Mr. Secretary, Sir,

The writer’s nephew, Richard DesLauriers, of Kankakee, Illinois, enlisted in the United States Navy at the Great Lakes, as a second-class seaman some six or seven months ago.

He had not completed his high school education, but was so anxious to serve his country and though but 18 years of age, his mother willingly gave her permission, that he do so with the understanding that he was to complete his studies immediately after the war.

Your particular attention is called to the fact that he enlisted as a second-class seaman. In the face of what he signed up for, he was drafted in as a fireman and as I term it, “shanghaied” into this branch of the service. Further, he had at the time, just recovered from a very severe attack of Influenza and was out of the hospital less than a month when he was placed in an outgoing fireman draft.

Now though he had enlisted as a second-class seaman, he was perfectly willing to serve his country in any way that his superiors directed, believing that in so doing he would not jeopardize his chances of an honorable discharge from service because of this fact.

In conformance with your published statement that it was the desire of the government to have all students who had not completed their education, to return to school, his mother secured a certificate from the principal of the high school he attended, attesting to the fact that he had not completed his studies and forwarded it on to him to file with his request for discharge.

He filed it with his request for discharge, but this has been denied him by his commanding officer though for what reason, we are unable to ascertain except that they are short of firemen and it has been impossible to get a sufficient number of men to carry on this work. Now, to the writer, this is where the gross injustice comes in. Is this young man to be penalized for his patriotism in accepting this work, while thousands of others who enlisted as second-class seamen after him and remained in this branch of the service, are being discharged from the service?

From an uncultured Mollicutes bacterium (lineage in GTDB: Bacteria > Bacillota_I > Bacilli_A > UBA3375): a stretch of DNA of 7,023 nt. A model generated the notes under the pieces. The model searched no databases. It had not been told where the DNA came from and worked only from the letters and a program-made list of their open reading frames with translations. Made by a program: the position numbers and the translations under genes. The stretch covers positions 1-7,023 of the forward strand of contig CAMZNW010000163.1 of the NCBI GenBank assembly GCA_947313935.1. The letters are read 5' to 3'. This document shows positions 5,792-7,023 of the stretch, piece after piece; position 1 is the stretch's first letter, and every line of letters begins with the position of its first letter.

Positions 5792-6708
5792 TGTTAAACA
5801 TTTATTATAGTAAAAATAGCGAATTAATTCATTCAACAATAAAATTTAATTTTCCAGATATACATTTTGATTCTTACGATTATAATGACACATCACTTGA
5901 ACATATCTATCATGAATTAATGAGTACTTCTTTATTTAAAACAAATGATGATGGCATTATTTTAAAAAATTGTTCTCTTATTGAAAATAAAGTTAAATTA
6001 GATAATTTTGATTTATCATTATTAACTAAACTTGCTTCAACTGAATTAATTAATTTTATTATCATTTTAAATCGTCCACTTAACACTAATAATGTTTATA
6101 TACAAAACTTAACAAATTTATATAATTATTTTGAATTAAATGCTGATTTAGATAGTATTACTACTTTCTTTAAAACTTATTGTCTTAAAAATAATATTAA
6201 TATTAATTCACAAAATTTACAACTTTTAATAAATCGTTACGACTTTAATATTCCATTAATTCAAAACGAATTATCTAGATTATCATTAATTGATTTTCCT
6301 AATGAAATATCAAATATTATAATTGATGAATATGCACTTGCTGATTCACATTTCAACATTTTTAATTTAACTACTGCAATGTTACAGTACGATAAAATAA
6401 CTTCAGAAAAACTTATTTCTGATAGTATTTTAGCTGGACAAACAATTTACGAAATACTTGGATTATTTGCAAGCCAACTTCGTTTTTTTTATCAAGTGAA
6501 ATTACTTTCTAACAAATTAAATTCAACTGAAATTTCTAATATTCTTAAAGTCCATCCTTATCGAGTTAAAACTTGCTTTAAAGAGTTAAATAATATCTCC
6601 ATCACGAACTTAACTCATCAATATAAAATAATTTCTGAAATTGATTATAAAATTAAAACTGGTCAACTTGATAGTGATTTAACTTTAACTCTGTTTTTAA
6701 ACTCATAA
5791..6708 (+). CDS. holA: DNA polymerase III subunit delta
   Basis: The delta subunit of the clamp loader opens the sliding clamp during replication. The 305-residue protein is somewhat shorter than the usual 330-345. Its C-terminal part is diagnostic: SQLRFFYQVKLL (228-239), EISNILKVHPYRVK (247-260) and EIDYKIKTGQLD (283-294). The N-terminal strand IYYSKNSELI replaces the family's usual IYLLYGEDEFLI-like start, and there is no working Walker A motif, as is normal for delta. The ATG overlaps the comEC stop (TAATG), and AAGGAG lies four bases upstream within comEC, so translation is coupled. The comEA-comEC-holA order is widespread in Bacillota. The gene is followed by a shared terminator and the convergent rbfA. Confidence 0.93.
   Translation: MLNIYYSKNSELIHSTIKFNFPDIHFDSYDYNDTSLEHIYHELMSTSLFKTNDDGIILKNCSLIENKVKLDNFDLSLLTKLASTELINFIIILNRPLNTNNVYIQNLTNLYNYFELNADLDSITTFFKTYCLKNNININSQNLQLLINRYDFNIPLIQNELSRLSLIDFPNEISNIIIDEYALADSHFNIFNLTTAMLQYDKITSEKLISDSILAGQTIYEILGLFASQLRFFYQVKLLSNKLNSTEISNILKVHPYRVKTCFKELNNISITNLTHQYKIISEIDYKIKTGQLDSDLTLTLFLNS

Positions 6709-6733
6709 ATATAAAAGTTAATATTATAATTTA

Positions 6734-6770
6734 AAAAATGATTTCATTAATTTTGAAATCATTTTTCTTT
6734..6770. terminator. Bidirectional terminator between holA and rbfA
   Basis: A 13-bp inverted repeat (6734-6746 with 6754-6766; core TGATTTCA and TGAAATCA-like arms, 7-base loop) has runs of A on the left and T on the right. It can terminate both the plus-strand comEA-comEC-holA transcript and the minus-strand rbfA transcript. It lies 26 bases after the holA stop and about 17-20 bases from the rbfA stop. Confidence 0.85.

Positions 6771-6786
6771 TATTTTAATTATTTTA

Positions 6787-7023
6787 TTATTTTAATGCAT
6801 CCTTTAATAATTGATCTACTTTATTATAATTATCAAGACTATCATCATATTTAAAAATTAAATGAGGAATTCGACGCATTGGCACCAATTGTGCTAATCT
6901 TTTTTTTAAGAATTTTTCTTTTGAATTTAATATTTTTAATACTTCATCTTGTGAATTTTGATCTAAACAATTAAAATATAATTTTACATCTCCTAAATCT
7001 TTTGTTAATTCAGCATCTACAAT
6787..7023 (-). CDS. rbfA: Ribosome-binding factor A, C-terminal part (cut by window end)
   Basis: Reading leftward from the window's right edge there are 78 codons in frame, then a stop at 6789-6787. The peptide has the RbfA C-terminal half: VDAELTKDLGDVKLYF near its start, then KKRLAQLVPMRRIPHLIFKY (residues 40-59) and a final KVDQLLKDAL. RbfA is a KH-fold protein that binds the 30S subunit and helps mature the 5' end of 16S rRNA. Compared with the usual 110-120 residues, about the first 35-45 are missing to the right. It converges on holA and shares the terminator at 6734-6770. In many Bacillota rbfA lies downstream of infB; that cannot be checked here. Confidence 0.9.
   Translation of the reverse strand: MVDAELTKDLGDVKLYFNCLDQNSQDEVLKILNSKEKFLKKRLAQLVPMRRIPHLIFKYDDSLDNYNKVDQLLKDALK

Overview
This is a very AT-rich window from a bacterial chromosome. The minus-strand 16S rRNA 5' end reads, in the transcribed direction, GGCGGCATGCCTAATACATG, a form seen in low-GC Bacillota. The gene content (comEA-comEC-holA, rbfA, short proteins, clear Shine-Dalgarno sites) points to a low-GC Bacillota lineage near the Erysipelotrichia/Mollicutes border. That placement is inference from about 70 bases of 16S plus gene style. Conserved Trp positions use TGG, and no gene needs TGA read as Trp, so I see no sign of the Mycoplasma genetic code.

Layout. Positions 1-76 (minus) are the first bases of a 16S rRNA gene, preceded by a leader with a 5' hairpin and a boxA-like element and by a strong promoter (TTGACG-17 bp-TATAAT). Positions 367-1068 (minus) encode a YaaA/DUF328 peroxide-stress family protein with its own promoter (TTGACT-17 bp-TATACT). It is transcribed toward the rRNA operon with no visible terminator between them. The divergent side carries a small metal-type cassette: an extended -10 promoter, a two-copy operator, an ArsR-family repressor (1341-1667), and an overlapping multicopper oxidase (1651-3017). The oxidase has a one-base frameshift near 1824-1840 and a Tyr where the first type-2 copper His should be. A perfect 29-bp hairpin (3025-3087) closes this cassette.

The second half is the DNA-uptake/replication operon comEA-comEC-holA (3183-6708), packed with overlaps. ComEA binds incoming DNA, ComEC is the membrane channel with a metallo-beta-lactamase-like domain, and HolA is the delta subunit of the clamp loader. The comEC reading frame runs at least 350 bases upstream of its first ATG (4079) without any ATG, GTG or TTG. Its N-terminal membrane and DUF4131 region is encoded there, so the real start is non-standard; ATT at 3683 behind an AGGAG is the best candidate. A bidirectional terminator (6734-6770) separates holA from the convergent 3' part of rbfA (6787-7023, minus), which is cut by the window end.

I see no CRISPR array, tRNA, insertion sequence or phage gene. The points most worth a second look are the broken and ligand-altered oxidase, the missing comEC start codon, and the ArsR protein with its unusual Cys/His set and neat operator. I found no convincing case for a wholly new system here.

He is a member of the crew of the USS Montana, which I understand leaves for France on the 21st and will not return for some thirty days. Would it not be possible to arrange for his discharge immediately upon the return of this ship in order that he may take up his studies at the commencement of the January period and so complete his education without any additional burdens upon his parents or himself?

May I have the honor of being advised as to what further action may be necessary to see that justice is accorded this young man?

Very Respectfully yours,
C. A. Bonniwell

Richard’s last day on the Montana was August 23, 1919 and was sent back to great lakes Naval Training Station in Chicago where on August 27, 1919 he was officially discharged from active service with the Navy.

When Richard first reported aboard the Montana he had time to write to his mother and tell her how things were. This is his letter to her written on November 10, 1918.

Dear Mother,
November 10, 1918

Well mother I am no longer a dry land sailor. I am aboard the USS Montana, a First Class Battle Cruiser.

It is a nice ship and I like it fine tho I do not know anything about my work, as I have not been on work yet.

I left the base yesterday afternoon and came directly aboard ship. Things are not new; in fact it is an old tub. I found that out from fellows who know. I sure hope we make more trips across, as I would hate to come home with out doing so.

When you write address the letter:
USS Montana
C/O Postmaster
10th Division, New York

Send me Pete Peters address, as [unreadable] here as in camp but that is to be expected.

You will not hear from me very often now. When we are at sea there is no way to send or receive mail.

The ship I am on is has made the most trips across the pond. The ship Miller is on does not do any overseas work at all and is only a training ship. There is not much news now but will write as often as possible.